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Can someone explain to me what closure property is and how to identify it from an equations?

Mathematics
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Do you have a specific problem in mind? If so, please post it.
Not really. I have a math teacher that assumed we learned this already and it's not in the math textbook. I just need help with the problems where you identify the property ex. 3+(4+5)=3+(5+4) Commutative property
Start with the properties attached in the file.

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Other answers:

After you read them, go to the practice site at the following link: http://www.regentsprep.org/Regents/math/ALGEBRA/AN1/propPrac.htm
I know these properties already. The only property I don't understand is the closure property
Okay, I want to ask you to answer this question first. Thanks. Name the property: For real numbers, a, b, and c, give the property that justifies the following: a + (b + c) = a + (c + b)
Commutative Property because the values contained in the parenthesis stay the same, right?
Yes, very good. Most people focus on the three elements and answer "associative." Now for closure. See the two attached files.
Done. How would the problems look like?
Question 1: Is the set of negative integers closed under the operation of multiplication? Questions 2: Is the finite set { -1, 0, 1 } closed under the operation of division?
Q1: No Q2: No
But are there problems that look like For all real numbers a and b, {x|x.....? My teacher seems to love those.
Your answers to Q1 and Q2 are correct. That is set notation your teacher is using. If you would look in your notes and find one of those problems and post it here, that would be good. We could discuss it.
I'm not sure if I copied it down, but I'll check >.<
I can't find it, but the problems after the closure one all began with something like|dw:1347588986815:dw|
It's always good to take notes even if you understand what is being said at the time. I'll look in my books for a problem in that form. Question: Do you know the components of set builder notation?
Yep.
So the two examples in the attached file are familiar? Yes?
What does the symbol on the attached file mean?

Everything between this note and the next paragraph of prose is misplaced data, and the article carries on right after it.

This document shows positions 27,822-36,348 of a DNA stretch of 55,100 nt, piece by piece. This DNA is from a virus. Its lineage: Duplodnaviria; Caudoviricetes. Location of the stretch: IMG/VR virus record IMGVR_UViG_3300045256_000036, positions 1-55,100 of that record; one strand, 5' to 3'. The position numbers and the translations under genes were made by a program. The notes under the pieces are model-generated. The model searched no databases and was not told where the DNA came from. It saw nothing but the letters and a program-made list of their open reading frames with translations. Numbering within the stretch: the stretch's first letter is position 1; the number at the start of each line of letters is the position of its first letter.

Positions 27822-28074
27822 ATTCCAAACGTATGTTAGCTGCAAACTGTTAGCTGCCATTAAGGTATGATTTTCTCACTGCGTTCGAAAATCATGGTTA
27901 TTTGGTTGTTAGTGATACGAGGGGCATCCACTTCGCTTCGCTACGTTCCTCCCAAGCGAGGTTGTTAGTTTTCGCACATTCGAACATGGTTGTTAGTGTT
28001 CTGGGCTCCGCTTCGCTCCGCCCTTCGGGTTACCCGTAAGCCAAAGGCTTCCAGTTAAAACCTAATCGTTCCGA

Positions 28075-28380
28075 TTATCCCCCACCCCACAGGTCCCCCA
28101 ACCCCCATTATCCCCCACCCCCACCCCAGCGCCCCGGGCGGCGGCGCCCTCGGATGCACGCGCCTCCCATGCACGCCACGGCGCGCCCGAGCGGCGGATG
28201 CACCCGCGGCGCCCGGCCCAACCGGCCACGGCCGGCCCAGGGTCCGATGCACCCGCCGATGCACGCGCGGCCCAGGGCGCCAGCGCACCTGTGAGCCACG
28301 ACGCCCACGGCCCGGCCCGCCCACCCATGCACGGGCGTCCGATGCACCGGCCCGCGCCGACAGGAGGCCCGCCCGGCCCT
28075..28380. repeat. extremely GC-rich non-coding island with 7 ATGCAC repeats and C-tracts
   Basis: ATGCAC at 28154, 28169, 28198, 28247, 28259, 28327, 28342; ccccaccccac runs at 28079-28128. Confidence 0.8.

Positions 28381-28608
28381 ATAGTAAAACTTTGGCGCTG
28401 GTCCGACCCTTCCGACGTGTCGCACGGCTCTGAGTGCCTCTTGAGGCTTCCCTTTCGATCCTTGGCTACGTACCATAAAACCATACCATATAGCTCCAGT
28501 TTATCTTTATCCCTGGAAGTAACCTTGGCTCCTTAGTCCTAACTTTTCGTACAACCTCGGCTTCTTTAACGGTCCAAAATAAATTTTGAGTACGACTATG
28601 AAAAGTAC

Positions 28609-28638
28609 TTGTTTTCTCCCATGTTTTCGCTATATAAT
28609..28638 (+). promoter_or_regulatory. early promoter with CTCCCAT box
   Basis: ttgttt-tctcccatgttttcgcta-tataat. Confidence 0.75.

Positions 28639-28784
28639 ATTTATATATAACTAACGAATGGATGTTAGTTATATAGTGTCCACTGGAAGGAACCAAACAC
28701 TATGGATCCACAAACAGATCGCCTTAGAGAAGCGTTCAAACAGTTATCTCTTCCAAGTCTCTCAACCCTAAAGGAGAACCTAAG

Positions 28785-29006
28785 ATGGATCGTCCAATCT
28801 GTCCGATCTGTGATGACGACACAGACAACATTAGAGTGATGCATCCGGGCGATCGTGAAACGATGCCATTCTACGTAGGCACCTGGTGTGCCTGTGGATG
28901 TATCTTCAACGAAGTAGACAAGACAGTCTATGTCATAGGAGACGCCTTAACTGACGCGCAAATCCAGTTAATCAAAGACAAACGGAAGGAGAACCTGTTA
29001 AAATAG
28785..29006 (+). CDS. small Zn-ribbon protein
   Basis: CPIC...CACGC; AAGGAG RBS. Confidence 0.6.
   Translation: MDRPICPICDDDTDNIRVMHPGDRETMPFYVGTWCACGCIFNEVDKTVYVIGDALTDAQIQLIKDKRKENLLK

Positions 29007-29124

Or does not
Right. So, the question I have is "What specifically is your question regarding set notation and closure.?" It seems that you know the lingo.
I have a test tomorrow and I'm just afraid that the closure problem will be something completely unexpected so I wanted to find someone who might know.
If you had an example of just one problem which you have in mind as a "closure problem," then that would be a good place to start.
In which lies the problem... One more thing. Is: \[\sqrt{2}+3 is a real number\] an example of the Closure Property of Addition?
@Directrix . Last thing. I promise.
The math processor is at 0% so I can't read the equation editor items with clarity. I think the question is the following: "(Is square root of 2) + 3 a real number. Yes, it is because square root of 2 is a real number and 3 is a real number and the set of real numbers is closed under the operation of addition. Look over your notes and ask other questions if you want. I don't mind. Question for you: Is the set of imaginary numbers closed under the operation of subtraction?
I don't think so.
I just know that i-i=0, but I'm not sure if you can repeat the elements of the set
They are not. A counterexample to the statement that the set of imaginary numbers is closed with respect to subraction would be the following: 5i and 5i are imaginary numbers but 5i - 5i = 0i = 0 which is not an imaginary number. Question: Is the set of rational numbers closed with respect to multiplication?
Yes.
Correct. Is the set of irrational numbers closed with respect to a) subtraction; b) multiplication?
a)no b)no
Correct on both. Question: The sum of the conjugate complex numbers (a+bi) and (a-bi) is a real number. Does this violate the closure property for addition of complex numbers?
No? I mean, they're both real and imaginary but the result is 2a, so I'd imagine that it wouldn't violate it o-o
The reals are a subset of the complex numbers so the closure property would not be violated. Your answer is correct.
Do I pass yet? :P

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